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Патент USA US2409819

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Patented Oct. 2.2, 1946
2,409,818
UNITED. STATES
ATEN'I‘ ‘OFFICE .
BRUSH AND ART OF COMIMUTATION
Hugh H. Wikle, Cleveland Heights," Ohio, assign
or to Superior Carbon Products, Inc.,‘ Cleve
land, Ohio, a corporation of Ohio
No Drawing. Application November 4, 1942,
Serial No. 464,531
11 Claims. (01. l71~325).
1
electric machines, more particularly those of the
so-called carbon or graphite'type, to a method of
making such brushes and a method and means of
improving brush life, commutation and, brush
operation.
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- This invention relates to brushes for dynamo
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why or the wherefore of the ‘manner in which
my brushes or methods work and obtain their
results, still I have made some observations“ and
drawn some tentative conclusions which‘ I be-'
lieve will be helpful to those skilled in the ‘art in
their understanding ‘and practice of .my inven-''
tion. I mention and refer to these things ‘with
out prejudice as tothe‘metes and bounds ofmy
invention or patent'claims. I believe that in the
machines, as for example in airplanes ‘around
and above 20,000ieet of altitude, has long de?ed 10 ordinary use of the prior art brushes at or around‘
sea level and in the ordinary range of tempera
solution. ‘Particularly in the exigency of war,
tures in which dynamoelectric machines with
this problem has become increasingly critical.
brushes have been commonly used that’ the suc
Other problems have been concurrently present, .
In theuart to which this invention relatesthe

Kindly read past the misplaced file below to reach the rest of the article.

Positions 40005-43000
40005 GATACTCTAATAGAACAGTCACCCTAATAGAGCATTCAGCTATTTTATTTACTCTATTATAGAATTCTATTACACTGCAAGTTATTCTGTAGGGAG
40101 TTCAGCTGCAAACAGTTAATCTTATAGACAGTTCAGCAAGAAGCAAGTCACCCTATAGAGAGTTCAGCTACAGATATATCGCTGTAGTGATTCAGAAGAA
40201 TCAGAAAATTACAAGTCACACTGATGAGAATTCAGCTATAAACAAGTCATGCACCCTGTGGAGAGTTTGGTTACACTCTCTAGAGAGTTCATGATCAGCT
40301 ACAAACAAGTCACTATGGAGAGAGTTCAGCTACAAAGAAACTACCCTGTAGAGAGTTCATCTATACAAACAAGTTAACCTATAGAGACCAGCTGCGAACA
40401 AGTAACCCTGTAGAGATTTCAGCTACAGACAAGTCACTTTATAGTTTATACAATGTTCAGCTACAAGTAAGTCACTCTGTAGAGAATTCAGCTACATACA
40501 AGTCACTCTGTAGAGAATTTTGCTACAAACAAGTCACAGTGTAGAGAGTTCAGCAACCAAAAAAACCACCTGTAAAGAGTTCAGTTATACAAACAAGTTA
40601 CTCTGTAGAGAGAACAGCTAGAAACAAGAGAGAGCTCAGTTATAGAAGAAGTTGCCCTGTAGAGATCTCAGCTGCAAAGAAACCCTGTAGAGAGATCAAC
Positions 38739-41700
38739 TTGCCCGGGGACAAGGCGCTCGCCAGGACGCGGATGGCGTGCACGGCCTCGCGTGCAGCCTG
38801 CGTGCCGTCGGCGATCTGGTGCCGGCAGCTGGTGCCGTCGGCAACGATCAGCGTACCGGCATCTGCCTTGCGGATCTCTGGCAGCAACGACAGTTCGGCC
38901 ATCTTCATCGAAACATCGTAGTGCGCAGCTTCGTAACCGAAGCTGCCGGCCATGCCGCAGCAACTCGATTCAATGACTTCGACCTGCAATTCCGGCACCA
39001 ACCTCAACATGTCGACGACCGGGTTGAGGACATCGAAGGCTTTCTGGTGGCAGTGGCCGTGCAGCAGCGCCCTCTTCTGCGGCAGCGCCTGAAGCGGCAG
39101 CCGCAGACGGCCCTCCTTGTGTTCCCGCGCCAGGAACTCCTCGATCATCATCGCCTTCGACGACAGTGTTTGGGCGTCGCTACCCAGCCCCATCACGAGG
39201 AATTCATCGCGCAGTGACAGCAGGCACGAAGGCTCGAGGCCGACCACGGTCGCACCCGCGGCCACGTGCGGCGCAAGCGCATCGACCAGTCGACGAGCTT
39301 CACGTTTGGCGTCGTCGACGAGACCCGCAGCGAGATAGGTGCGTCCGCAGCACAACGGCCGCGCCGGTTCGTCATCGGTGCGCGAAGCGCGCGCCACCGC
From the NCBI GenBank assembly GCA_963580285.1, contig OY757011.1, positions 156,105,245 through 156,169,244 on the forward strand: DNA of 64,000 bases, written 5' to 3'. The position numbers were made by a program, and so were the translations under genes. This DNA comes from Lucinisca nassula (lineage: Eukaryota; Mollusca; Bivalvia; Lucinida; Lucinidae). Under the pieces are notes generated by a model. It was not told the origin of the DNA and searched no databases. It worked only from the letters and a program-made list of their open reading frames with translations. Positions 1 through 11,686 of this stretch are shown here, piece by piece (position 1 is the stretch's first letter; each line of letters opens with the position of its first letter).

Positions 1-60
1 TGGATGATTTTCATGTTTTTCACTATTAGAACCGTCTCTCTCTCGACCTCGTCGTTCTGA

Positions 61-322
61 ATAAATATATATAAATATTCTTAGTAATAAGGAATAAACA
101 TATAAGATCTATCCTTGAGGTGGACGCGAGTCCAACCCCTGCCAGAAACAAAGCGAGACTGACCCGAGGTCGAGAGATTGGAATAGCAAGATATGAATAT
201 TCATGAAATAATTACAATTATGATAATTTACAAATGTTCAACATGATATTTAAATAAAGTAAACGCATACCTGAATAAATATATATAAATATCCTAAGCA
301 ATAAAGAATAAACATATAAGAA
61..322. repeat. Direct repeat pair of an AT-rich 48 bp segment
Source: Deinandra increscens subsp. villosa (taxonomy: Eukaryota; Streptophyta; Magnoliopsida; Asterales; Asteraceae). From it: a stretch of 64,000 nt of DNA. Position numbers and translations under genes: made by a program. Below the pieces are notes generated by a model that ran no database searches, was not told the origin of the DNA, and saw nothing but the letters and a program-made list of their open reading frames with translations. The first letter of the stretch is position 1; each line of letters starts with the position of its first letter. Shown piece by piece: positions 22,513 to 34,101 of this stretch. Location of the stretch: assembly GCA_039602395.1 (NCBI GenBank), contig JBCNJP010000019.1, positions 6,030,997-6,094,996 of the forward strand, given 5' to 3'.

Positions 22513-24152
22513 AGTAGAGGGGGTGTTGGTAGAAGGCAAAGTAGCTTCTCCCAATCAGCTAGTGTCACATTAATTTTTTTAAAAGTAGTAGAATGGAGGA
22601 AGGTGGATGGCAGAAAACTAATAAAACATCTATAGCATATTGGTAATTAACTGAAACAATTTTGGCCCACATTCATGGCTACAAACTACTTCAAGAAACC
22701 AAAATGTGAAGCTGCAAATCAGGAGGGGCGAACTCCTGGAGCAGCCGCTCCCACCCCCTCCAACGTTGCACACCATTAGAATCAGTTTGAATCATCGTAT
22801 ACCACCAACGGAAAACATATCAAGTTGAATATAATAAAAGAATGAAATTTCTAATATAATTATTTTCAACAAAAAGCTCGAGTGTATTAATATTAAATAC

problem of excessive brush wear
on > electric
at both‘ low and high altitudes,- in form of rela
tively high friction between the brushes and com
mutatcrs and slip‘rings, relatively high speci?c
resistance in the body of the brush, relatively low
cessful operation of the brush is coincident with
the formation of or the deposition of a thinor
microscopically thin film or coating on the come.
mutator or slip ring and perhaps also on the
current density and relatively low contact re
adjacent face of the brush. I believe‘that under
these known prior artrconditions this ?lm com
sistance. Factors. of economy.‘ and ‘facility of
manufacture have been preserved and enhanced 20 prised largely cupreous or cupric‘ oxide, particles
of carbon or graphite and other constituents ‘of
in my solution of these problems.
the brush, impurities such as grease and dirt and
It is among the objects of my inventionto
perhaps‘also ‘oxygen, water vapor and ,other
provide a brush which will have long and satis
atmospheric gases. Whatever the constituents
factory life in service ‘at high altitudes, particue
larly altitudes in excess of 29,000 feet. ‘Another
of such a ?lm, it‘seems to have had the function
object is to provide a brush capable of performing
of reducing friction between the brush and.com~
satisfactorily with a high current density with
mutator or slip ring, aiding in the maintainence
of contact resistance and otherwise performing
out physical or electric deterioration or excessive
such a bene?cent purpose that upon‘ its sub
sparking under a wide range of operating condi
stantial ‘impairment or elimination, mechanical
tions including ‘extreme conditions of altitude
wear and abrasion increase very rapidly, 'con
and temperature. .Alfurther object is to provide
a bi“
. which in its use ‘in dynamoelectric
tact ‘resistance is lowered with accompanying
‘mach. es, as incontact-with commutators and
electric disturbances such‘assparking, and other
“slip rings, will perform satisfactorily through a
evidences of poor commutation appear. It ap
wide range of conditions with less frictional. loss